Visitors attending Techtextil 2017. Photo: Messe Frankfurt Exhibition GmbH/Jean-Luc Valentin
Under a generally positive global economic climate, the latest Techtextil held in May in Frankfurt am Main, Germany, was another hugely successful event with record numbers of visitors and exhibitors.
The international trade fair for technical textiles and nonwoven, which is held every two years in conjunction with Texprocess, the trade fair for the processing of textile and flexible materials, together attracted more than 47,500 visitors – an increase of 14% over the previous events in 2015 – from 114 countries.
Behind Germany, the three main visitor nations at Techtextil were Italy, France and Turkey; at Texprocess, they were Italy, Romania and Portugal. Particularly striking this year was the many young textile professionals attending both fairs.
Together the two events recorded 1,789 exhibitors from 66 countries: Techtextil had 1,477 (+6% on 2015) from 55 countries (71% from outside Germany), while Texprocess had 312 (+14%) from 36 countries.
There were 14 national pavilions, including new exhibitor participation from Lebanon, Mexico and Vietnam. Best represented were suppliers of smart and high-tech materials and services for industry, mobility, architecture and building.
Exhibitors reported that they sometimes had trouble in answering all enquiries on their booths, with visitors having to queue on occasions; the recent move from a three- to a four-day event appears justified.
“The high number of exhibitors reflects the outstanding dynamism amongst producers of technical textiles, who are enjoying continuing growth,” explained Detlef Braun, member of the executive board of Messe Frankfurt.
Mission to Mars
Billed as a highlight of the show, the Living in Space event, organized in cooperation with the European Space Agency (ESA) and the German Aerospace Centre (DLR), illustrated the range of applications of textiles in the aerospace industry.
Opened by ESA astronaut Dr. Reinhold Ewald, the space-travel oriented exhibition featured a virtual-reality journey to Mars, a gallery of exhibitor’s materials for use in space and a “Space Habitat” designed by architect Ben van Berkel.
Meanwhile, with designs from France, Portugal, Italy and Germany, the Innovative Apparel Show drew packed crowds with a display of high-tech textiles on the catwalk several times throughout the fair, while the Digital Textile Micro Factory showed a complete textile production line for apparel in operation, including CAD/design, printing, cutting, assembling and labeling.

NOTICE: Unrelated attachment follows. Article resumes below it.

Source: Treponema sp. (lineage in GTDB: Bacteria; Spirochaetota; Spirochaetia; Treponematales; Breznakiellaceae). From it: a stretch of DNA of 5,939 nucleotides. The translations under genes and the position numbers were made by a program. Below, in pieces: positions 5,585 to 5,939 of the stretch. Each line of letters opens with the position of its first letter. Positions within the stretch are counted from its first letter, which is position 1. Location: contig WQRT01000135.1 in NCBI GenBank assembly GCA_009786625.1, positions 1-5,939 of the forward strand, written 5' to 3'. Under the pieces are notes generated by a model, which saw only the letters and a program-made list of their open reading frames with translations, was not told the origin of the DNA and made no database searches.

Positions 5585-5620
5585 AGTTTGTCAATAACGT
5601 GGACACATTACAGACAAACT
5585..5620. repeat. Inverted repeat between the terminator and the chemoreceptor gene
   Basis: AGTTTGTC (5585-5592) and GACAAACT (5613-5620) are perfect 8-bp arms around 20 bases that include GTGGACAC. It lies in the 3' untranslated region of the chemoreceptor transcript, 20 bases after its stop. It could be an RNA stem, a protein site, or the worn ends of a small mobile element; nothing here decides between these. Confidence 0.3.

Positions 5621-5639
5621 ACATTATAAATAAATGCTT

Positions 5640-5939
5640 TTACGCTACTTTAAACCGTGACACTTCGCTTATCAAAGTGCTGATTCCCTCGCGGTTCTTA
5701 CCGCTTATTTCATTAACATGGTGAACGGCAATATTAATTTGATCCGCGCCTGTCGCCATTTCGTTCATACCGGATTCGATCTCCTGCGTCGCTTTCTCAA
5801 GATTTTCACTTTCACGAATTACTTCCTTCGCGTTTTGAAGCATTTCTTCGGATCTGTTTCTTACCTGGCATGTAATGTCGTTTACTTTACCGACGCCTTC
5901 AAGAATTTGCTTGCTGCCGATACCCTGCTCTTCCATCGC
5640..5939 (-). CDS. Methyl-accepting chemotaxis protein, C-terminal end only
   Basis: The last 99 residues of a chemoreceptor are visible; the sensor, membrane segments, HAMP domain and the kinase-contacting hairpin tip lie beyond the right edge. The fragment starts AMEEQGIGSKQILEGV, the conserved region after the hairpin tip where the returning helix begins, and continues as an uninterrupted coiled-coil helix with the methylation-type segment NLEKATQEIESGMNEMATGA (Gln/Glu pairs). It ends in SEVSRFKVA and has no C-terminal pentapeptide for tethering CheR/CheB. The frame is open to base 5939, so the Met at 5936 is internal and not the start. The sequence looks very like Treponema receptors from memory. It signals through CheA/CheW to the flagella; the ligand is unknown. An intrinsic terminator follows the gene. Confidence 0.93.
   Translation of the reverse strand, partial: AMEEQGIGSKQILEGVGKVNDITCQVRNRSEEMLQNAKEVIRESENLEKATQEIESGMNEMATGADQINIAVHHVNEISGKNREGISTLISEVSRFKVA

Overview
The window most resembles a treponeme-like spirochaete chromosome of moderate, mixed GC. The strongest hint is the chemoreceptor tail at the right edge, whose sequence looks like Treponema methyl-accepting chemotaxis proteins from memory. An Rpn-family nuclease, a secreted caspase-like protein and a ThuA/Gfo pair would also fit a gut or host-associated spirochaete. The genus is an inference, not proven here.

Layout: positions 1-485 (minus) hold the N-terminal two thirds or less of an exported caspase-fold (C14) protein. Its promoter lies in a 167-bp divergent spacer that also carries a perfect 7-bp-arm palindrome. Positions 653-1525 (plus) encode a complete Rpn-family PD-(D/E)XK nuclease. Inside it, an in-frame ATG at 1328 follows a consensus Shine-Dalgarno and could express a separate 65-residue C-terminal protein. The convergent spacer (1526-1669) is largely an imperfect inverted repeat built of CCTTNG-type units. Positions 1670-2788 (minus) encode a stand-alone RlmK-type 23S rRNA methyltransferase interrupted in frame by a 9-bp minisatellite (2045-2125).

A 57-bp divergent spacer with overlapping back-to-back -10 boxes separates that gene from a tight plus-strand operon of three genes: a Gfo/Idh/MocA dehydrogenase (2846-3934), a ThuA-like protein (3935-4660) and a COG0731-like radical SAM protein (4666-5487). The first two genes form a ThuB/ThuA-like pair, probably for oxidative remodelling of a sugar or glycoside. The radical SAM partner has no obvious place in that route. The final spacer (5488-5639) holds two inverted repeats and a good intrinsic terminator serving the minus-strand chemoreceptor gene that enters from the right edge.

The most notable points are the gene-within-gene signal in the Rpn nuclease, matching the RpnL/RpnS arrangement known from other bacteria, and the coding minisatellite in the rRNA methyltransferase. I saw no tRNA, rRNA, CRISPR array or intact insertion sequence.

And for the first time the Dornbirn Man-Made Fibers Congress organized a block of lectures at the 19th Techtextil Symposium.
Eight smart products were chosen for the Techtextil Innovation Award 2017. In the “new application” category, the winners were Centexbel of Belgium for an intelligent knee brace that supports patients during rehabilitation after knee surgery, and Peterseim Strickwaren of Germany, which developed a basalt knitted fabric that protects maritime systems, such as buoys, from environmental influences and reduces maintenance costs.
In the “new technology” category, awards went to German company V. Fraas Solutions in Textile for SITnet, a load-securing net distinguished by joining points for the belts, which are warp-knitted instead of sewn, and Vetex of Belgium for its OC2PUS technology, which permits a polyurethane coating to be applied to flexible substrates without the use of solvents, such as the controversial dimethylformamide.
In the “new product” category, the Germany-based start-up Texlock was chosen for its lightweight and flexible textile-based bicycle lock, while Penn Textile Solutions was selected for Ombra-DLS, a shading net for use in facade construction and window installation.
Two products were singled out in the “new material” category: the Institute of Textile Chemistry and Chemical Fibres (ITCF) Denkendorf received the award for Purcell, a sustainable composite made of pure cellulose, which is used not only as a high-strength reinforcement fiber, but also as a matrix component, while Durafiber Technologies of France was chosen for an alkaline-resistant polyester high-tenacity yarn.
Ahead of the Frankfurt show, Indorama Ventures (IVL) announced it had become the sole owner of Germany-based specialty polyester fibers producer Trevira through the acquisition of the remaining 25% shareholding from its earlier joint venture partner Sinterama of Italy.
“We see further growth potential, especially in the hygiene and automotive segments, as well as in the high-end home textiles business,” said Uday Gill, chief executive officer of IVL’s Fibres Business.
Amongst the latest developments from Trevira are yarns made from biopolymers, such as polylactic acid (PLA), while a novelty presented at Techtextil was a phosphorescent yarn that continues to glow in the dark for up to seven hours after brief exposure to light, which could be of interest for vehicle interiors.
A further new development is a high-tenacity permanently flame-retardant textured yarn produced in collaboration with sister company PHP. This is particularly suitable for furnishing textiles, such as wallcoverings, where it combines higher tenacity with less elongation.
Germany-based high-tenacity filament yarn producer PHP Fibers (another IVL subsidiary) focused on its Enka TecTape Hybrid Roving and technical filament yarns based on biopolymers.
Used for the automated manufacture of continuous fiber-reinforced composites Enka TecTape Hybrid Roving combines continuous reinforcing fibers with thermoplastic matrix fibers.
To reduce carbon dioxide emissions, PHP Fibers offers two technical yarn types based on renewable resources.
Diolen 150BT is based on PLA polymers that are biodegradable in composting facilities. Owing to its strength, it is particularly suitable for use in agricultural textiles requiring limited durability.
Enka Nylon BIO is a bio-based polyamide yarn that is said to have good yarn and polymer properties, and also features lower moisture absorption and polymer density than synthetic technical yarns, such as polyamide 6 or 6,6.
All change at Sinterama
On the eve of Techtextil, colored polyester filament yarn producer Sinterama announced that a corporate credit recovery fund managed by IDeA Capital Funds SGR had acquired 51% of the company.
Sinterama chief executive officer Guglielmo Fiocchi continues in his role, while president and former CEO Paolo Piana joins the new board of directors as non-executive chairman.
Roberto Saviane, IDeA Capital Funds SGR chairman, said the investment will improve Sinterama’s growth and development plan, “leveraging the strong technological and production know-how and core assets of the company”.